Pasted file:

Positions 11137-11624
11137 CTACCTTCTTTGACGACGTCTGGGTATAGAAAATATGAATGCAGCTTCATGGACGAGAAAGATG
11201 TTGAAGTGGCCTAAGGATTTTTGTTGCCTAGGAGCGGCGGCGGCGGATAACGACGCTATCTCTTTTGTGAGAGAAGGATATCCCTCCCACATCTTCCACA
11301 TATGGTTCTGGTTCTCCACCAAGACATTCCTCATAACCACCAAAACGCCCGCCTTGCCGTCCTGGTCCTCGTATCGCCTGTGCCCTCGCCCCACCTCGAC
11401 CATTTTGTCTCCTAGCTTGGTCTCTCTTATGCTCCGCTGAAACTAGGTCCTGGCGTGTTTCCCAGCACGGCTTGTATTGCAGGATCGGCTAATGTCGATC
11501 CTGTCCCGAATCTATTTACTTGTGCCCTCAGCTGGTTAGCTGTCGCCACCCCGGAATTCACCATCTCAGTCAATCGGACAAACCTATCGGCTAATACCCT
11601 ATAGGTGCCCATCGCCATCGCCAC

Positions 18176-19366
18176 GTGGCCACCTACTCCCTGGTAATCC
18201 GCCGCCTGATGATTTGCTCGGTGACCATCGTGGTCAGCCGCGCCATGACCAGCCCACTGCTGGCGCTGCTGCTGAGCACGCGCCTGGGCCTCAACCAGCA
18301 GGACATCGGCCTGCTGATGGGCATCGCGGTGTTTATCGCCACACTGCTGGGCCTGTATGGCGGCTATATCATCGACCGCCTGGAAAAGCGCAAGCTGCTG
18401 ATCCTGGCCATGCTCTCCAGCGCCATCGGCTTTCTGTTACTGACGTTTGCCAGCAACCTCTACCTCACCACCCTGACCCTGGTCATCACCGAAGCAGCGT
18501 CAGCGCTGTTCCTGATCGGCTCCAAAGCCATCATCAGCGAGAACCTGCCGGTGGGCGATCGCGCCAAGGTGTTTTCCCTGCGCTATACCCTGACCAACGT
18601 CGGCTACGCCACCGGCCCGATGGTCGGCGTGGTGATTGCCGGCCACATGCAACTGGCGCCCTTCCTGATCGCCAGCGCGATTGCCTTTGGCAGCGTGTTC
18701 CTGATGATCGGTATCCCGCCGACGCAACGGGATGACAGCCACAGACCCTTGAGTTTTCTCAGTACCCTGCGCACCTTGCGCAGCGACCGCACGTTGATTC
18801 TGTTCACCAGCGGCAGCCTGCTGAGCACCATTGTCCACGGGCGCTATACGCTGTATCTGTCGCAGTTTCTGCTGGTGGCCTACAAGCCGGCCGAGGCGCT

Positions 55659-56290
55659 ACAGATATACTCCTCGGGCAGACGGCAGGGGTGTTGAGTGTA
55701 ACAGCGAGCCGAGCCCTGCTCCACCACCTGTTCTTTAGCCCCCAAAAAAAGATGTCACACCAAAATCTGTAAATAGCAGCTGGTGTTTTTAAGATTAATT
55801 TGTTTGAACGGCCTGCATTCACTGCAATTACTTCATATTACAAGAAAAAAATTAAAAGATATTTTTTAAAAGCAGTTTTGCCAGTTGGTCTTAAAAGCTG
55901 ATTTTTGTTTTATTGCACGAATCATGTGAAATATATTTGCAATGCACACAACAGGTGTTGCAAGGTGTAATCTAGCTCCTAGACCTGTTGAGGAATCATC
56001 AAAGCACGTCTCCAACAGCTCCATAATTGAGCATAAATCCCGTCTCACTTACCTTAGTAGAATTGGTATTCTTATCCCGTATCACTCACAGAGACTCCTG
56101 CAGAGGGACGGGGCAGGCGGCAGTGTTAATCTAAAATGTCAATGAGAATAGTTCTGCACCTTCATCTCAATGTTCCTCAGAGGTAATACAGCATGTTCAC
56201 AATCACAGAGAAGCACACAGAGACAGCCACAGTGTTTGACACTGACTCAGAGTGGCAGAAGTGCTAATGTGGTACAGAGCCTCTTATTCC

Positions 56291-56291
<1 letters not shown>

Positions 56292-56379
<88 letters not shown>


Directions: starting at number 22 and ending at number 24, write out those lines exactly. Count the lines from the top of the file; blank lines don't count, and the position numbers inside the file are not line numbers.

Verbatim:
56001 AAAGCACGTCTCCAACAGCTCCATAATTGAGCATAAATCCCGTCTCACTTACCTTAGTAGAATTGGTATTCTTATCCCGTATCACTCACAGAGACTCCTG
56101 CAGAGGGACGGGGCAGGCGGCAGTGTTAATCTAAAATGTCAATGAGAATAGTTCTGCACCTTCATCTCAATGTTCCTCAGAGGTAATACAGCATGTTCAC
56201 AATCACAGAGAAGCACACAGAGACAGCCACAGTGTTTGACACTGACTCAGAGTGGCAGAAGTGCTAATGTGGTACAGAGCCTCTTATTCC